Oren Myers, England
At heart I am still a guitarist, and so it is very satisfying that through my guitar making I can contribute to people’s music making. - Oren Myers

Oren Myers writes: My guitars are built in the tradition of Torres and Hauser, with the famous ‘kite’ shape strutting. The traditional guitar is wonderfully malleable and responsive.  It does not impose its sound on the player; rather, it channels the guitarist's personality and accentuates their individuality. Many alternative avenues have opened up in guitar design over the past half century, but this is the design which established the sound of the classical guitar as we know it, and I believe this guitar is still the most warm, sweet and intimate. With my lightly built, traditional instruments I feel I can achieve these qualities without compromising the other, equally important characteristics of the guitar: its excitement, power, and virtuosity.

I have often been told that my guitars are easy to play. I take great care with the shape of the neck and the set-up so that the guitar is comfortable and free of buzzes.  However, I think this ease of playing is actually mainly due to the sound of the guitar.  A responsive instrument will easily achieve the sound and colour that the player is looking for, with the result that they won’t need to work hard to make it sound as they want.  

Within my design there is considerable flexibility for making small adjustments, usually to the thickness of the back and front, the size of the struts and bars, and the depth, width, and length of the guitar’s body.  In this way, through talking with professional players of my guitars and hearing them play in concert, over time I refined my instruments towards having greater ‘presence’ and weight on the concert platform.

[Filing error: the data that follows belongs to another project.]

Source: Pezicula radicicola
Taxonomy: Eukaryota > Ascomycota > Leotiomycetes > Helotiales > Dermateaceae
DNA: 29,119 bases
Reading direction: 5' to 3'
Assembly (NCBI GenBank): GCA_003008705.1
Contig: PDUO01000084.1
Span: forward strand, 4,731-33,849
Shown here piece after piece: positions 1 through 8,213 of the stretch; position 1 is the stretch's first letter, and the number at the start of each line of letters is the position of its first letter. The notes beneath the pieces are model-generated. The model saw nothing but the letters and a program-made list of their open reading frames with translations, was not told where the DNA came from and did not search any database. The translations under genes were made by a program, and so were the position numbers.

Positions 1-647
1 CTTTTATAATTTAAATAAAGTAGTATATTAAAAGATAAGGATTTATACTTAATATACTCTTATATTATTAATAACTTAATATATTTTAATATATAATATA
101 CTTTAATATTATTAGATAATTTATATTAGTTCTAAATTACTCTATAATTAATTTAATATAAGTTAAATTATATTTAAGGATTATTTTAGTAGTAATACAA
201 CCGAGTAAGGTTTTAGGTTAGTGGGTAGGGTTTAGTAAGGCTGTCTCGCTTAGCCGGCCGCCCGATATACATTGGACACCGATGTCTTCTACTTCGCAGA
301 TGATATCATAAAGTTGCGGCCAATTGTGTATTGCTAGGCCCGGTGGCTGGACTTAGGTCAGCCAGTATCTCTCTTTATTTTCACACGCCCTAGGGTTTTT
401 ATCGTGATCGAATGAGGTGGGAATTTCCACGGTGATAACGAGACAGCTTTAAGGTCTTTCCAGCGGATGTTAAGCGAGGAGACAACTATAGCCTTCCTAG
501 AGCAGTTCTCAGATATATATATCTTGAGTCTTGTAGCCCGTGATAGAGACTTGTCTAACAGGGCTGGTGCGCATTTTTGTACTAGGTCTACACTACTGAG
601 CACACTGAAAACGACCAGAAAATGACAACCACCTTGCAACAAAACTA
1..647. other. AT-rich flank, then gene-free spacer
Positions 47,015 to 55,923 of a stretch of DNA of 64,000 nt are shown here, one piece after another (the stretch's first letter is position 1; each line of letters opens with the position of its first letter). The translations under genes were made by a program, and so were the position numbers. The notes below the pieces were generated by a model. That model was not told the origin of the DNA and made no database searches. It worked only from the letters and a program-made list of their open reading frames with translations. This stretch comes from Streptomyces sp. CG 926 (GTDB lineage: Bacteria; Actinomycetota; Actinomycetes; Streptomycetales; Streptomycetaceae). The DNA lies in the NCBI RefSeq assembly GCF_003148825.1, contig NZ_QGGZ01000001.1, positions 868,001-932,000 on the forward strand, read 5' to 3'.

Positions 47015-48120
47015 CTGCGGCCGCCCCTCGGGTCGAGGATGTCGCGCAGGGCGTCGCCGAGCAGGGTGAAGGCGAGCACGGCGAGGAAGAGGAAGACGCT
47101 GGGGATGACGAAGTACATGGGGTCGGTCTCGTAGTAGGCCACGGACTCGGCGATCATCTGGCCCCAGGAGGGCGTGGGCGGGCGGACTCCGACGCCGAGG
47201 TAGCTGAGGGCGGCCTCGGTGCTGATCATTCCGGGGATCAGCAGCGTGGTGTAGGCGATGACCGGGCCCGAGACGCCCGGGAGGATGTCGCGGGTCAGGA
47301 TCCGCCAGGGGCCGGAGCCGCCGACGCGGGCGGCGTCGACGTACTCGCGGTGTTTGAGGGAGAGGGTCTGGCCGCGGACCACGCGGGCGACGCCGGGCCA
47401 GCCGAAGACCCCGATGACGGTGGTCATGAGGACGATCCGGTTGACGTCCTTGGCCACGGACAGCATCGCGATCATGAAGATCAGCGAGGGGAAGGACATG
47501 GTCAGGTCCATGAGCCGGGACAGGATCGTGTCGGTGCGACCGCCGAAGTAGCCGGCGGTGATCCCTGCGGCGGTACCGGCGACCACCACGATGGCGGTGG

As with all guitar makers, with experience I have developed an understanding of and feel for the wood which is very personal: its flexibility, its sound when tapped, and the effect of different levels of density.  With this experience I can achieve the sound that I want by selecting the right soundboard and adjusting its thickness. Each maker has their own criteria and taste in soundboards, and so I nearly always visit the sawmills where the spruce is cut so that I can find exactly the wood that I like. These specialist sawmills are situated in the Alps of Switzerland, Germany, Austria, and Italy, and one of the perks of the job is visiting these beautiful locations.

I find making guitars a challenge and a pleasure. I enjoy the craft of precise woodwork, as well as designing the rosette, purflings and other artistic elements.  But above all I enjoy the fact that guitar making, like playing an instrument, is a never-ending process of development.  Every small experiment and variation – whether with the design or with the selection of the wood – contributes to my  knowledge and allows me to achieve greater consistency and control over the way my guitars sound.

When I started to learn the guitar in my early teens, I initially didn’t realise there was such a thing as Classical Guitar.  I thought I was on a path to playing like Jimi Hendrix.  However, under the guidance of my teacher I was soon very happily converted and started growing my guitar nails. 

The major theme of my lessons was the quality of the sound.  I learnt about the importance of making a sound that was strong, beautiful, and expressive, and which had a lot of variation in tone colour.  In retrospect, this focus on sound was great preparation for making guitars, even though guitar making was not in my mind at the time.

I studied English literature at university, but I kept up my playing and my love of classical music, and so when I finished my studies in 2003, I decided that I would learn to make guitars.  I started by teaching myself from a book, learning the necessary woodcraft along the way.  I also contacted the well-known luthier Christopher Dean for guidance and advice, and over many years he was extremely helpful and generous with his time and knowledge.  A little later in 2007, after I had already made several guitars, I attended Jose Romanillos’ guitar making course in Spain. I have great admiration for Jose’s guitars, and it was fascinating to learn in detail what makes them sound as they do.

Since then, I have established my workshop on a farm in Oxfordshire, making guitars for private commission and had the privilege of playing and measuring many exceptional guitars over the years.